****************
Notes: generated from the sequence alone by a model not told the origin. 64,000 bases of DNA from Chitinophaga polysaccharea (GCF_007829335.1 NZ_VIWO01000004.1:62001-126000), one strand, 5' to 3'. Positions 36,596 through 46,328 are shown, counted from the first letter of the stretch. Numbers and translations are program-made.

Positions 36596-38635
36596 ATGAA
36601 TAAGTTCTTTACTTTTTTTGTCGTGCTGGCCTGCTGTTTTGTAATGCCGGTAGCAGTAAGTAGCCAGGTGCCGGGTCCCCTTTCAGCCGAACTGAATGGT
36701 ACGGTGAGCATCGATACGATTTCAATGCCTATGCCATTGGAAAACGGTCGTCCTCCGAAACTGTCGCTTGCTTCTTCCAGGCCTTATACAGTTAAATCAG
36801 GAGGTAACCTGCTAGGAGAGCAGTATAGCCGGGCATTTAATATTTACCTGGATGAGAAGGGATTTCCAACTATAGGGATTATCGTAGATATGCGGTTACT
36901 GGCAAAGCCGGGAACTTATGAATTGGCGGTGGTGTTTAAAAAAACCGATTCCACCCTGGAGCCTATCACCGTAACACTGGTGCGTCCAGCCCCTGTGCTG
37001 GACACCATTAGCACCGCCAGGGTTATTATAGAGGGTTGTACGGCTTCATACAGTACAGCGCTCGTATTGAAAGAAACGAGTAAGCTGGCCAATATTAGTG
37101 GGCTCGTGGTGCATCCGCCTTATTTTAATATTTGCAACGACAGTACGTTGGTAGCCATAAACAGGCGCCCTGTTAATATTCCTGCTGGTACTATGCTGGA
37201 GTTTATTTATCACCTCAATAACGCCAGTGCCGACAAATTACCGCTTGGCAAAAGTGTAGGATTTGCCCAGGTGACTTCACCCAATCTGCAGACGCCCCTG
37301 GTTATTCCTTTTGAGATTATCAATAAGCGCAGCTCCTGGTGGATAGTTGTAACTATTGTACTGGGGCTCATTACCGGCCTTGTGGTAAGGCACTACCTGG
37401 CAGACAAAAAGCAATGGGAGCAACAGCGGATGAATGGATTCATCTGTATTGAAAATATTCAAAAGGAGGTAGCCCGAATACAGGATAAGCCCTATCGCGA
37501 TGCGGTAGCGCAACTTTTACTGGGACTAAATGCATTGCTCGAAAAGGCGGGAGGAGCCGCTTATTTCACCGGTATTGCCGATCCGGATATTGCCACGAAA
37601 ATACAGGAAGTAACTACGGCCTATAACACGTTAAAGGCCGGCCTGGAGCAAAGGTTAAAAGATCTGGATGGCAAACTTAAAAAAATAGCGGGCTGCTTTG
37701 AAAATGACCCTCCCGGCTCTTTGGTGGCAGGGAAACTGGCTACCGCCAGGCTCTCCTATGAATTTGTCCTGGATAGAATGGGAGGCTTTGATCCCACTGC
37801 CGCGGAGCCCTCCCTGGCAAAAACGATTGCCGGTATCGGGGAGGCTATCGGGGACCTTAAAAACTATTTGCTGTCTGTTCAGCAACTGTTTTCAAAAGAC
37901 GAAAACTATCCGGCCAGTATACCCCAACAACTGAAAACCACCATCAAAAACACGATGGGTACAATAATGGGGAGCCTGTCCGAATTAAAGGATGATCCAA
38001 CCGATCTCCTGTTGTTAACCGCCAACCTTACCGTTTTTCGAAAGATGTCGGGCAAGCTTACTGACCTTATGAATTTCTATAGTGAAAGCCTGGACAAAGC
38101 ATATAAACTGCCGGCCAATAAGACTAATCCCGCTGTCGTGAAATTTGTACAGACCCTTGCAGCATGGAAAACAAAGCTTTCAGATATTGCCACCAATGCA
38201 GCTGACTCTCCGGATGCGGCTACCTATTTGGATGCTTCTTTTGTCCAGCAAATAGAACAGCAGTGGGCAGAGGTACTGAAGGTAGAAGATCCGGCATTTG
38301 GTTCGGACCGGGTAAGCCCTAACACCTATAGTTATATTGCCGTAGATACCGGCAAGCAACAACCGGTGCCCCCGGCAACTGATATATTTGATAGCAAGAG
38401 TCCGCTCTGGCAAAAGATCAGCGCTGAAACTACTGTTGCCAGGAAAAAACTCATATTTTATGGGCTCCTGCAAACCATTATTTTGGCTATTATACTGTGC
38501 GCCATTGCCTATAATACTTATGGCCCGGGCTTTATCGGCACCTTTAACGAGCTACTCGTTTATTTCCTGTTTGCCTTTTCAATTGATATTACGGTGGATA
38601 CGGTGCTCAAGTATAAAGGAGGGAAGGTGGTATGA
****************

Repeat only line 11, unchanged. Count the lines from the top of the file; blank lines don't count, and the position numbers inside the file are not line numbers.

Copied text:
37301 GTTATTCCTTTTGAGATTATCAATAAGCGCAGCTCCTGGTGGATAGTTGTAACTATTGTACTGGGGCTCATTACCGGCCTTGTGGTAAGGCACTACCTGG